About 1.3 million Uzbek live mingled with the Tajik all across
the northern plains of Afghanistan, from Faryab Province to Faizabad,
capital of Badakhshan Province. There are many mixed Uzbek and
Tajik villages, although each live in separate residential quarters.
In 1983 a sizeable group of Uzbek were included among the group
of 4,000 Turkic speakers from Afghanistan that were resettled
in Turkey. Uzbek also reside north of the Afghan border in Uzbekistan,
Tajikstan and Turkmenistan.
The Uzbek are Mongoloid with considerable Mediterranean admixture.
They are Sunni Muslim and speak central Turkic dialects called
Uzbeki. Uzbek practice agriculture and herding, but many live
in towns where they are known as astute businessmen and skillful
artisans as silver and goldsmiths, leatherworkers, and rug makers.
Some Afghan Uzbek refer to themselves by old tribal names; others
identify with their towns of origin in Central Asia. Uzbek social
structure is strictly patriarchal, giving considerable authoritarian
power to leaders called begs, arbabs or khans.
Marital endogamy is of prime importance. Although interethnic
marriages between Uzbek, Turkoman and Tajik do take place, antipathy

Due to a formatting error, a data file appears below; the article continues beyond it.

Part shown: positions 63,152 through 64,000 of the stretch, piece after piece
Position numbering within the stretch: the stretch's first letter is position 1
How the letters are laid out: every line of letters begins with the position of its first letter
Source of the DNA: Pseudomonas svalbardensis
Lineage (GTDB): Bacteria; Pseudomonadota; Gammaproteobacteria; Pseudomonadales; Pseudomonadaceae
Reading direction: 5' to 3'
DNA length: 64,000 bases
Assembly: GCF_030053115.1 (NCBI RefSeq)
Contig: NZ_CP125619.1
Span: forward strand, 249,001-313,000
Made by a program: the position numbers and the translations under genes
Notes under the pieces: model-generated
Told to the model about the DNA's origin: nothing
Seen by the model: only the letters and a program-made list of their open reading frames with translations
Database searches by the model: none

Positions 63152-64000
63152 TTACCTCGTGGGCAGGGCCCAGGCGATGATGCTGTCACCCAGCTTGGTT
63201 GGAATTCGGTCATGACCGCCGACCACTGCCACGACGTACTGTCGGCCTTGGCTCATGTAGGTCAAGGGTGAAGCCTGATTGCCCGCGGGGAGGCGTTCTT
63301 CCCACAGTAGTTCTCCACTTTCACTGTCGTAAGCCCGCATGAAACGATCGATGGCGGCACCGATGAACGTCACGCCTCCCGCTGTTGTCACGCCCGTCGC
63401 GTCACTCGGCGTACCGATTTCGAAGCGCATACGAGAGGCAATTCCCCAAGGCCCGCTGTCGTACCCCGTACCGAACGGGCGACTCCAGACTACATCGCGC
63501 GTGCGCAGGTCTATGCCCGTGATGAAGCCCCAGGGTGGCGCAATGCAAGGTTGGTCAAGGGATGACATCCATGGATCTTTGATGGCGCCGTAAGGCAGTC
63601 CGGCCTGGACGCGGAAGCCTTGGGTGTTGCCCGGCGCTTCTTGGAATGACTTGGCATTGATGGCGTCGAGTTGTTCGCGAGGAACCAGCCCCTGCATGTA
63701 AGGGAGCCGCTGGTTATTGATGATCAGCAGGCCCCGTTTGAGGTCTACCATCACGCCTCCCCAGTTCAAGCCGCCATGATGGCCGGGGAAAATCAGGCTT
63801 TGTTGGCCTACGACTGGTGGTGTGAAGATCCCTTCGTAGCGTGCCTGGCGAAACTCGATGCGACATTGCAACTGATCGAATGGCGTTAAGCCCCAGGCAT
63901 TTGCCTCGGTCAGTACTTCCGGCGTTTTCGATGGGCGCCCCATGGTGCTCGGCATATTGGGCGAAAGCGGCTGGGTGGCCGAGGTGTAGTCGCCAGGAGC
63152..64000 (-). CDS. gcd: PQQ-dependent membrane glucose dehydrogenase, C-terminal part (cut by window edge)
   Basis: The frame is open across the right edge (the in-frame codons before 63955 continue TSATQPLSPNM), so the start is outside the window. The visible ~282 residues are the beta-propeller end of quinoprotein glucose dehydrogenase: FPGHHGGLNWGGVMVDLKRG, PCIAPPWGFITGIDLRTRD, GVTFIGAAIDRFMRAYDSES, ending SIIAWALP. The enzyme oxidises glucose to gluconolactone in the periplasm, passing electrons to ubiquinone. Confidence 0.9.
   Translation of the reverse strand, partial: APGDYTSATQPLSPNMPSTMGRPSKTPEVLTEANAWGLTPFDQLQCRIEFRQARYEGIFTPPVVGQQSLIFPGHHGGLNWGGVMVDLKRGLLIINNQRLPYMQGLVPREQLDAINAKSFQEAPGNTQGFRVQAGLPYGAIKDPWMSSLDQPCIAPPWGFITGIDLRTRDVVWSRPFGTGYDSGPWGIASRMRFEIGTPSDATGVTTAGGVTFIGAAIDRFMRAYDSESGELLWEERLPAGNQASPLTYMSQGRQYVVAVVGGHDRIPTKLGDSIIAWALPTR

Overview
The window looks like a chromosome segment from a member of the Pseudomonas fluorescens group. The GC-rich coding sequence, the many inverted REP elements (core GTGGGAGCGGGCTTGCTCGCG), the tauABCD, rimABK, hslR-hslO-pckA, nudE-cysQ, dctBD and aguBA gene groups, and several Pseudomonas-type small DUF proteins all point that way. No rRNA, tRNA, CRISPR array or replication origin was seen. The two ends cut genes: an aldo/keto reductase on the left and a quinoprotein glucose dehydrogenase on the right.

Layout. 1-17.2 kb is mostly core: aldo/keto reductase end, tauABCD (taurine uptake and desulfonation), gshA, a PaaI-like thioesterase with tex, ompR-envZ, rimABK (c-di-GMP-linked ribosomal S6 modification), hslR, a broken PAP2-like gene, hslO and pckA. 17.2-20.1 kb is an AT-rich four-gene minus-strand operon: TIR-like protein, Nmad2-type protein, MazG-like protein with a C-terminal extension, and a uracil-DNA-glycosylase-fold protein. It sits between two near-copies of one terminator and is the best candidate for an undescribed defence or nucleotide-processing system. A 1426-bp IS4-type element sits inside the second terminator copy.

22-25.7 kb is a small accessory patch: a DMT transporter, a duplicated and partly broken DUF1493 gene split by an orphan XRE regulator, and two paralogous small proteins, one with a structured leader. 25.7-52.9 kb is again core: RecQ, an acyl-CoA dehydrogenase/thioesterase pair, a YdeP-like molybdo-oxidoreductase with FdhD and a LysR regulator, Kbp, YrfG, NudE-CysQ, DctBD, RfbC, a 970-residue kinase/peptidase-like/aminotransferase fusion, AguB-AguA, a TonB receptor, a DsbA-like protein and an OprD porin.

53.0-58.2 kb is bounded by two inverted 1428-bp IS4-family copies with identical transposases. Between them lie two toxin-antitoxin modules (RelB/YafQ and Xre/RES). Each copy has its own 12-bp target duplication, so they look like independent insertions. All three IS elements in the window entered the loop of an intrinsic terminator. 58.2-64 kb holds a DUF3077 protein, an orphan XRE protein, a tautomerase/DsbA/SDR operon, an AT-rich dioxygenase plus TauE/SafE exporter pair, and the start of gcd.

to marriage with Pushtun is widespread.
Afghan Uzbek originally came from Central Asia and their rise
as the dominant political force in north Afghanistan followed
the demise in 1506 of the Timurid dynasty centered at Herat. They
established eleven strong principalities from Maimana to Kunduz
under strong leaders, sometimes independent, sometimes nominally
acknowledging allegiance to either Bokhara or Kabul, but always
jockeying for power among themselves.
At the end of the nineteenth century Amir Abdur Rahman consolidated
these Uzbak khanates under his rule. Later, fresh immigrations
took place in the 1920s and 1930s as Russian conquests and local
uprisings in Central Asia continued. During this same period many
Pushtun settled among the Uzbeks with the result that by the 1960s
the Uzbek had become a small minority within the area they once
dominated. Since 1992, the Uzbek General Abdul Rashid Dostom,
principal leader of the coalition opposing the Taliban, has controlled
the predominant centers of power in the north.
name Afghanistan conventional long form Islamic State of
Afghanistan conventional short form Afghanistan local long
form Dowlat-e Eslami-ye Afghanestan local short form Afghanestan former Republic of Afghanistan
- total: 647,500 sq km land: 647,500 sq km water: 0 sq km
- mostly rugged mountains; plains in north and southwest
- arid to semiarid; cold winters and hot summers
- landlocked; the Hindu Kush mountains that run northeast to southwest divide
the northern provinces from the rest of the country; the highest peaks are in
the northern Vakhan (Wakhan Corridor)
- 1,200 km note: chiefly Amu Darya, which handles vessels up to 500 DWT (2001)
Natural hazards - damaging earthquakes
occur in Hindu Kush mountains; flooding; droughts
Courtesy: The Library of Congress - Country Studies
on this web site is provided for informational purposes only. We accept no responsibility
for any loss, injury or inconvenience sustained by any person resulting from information
published on this site. We encourage you to verify any critical information with
the relevant authorities.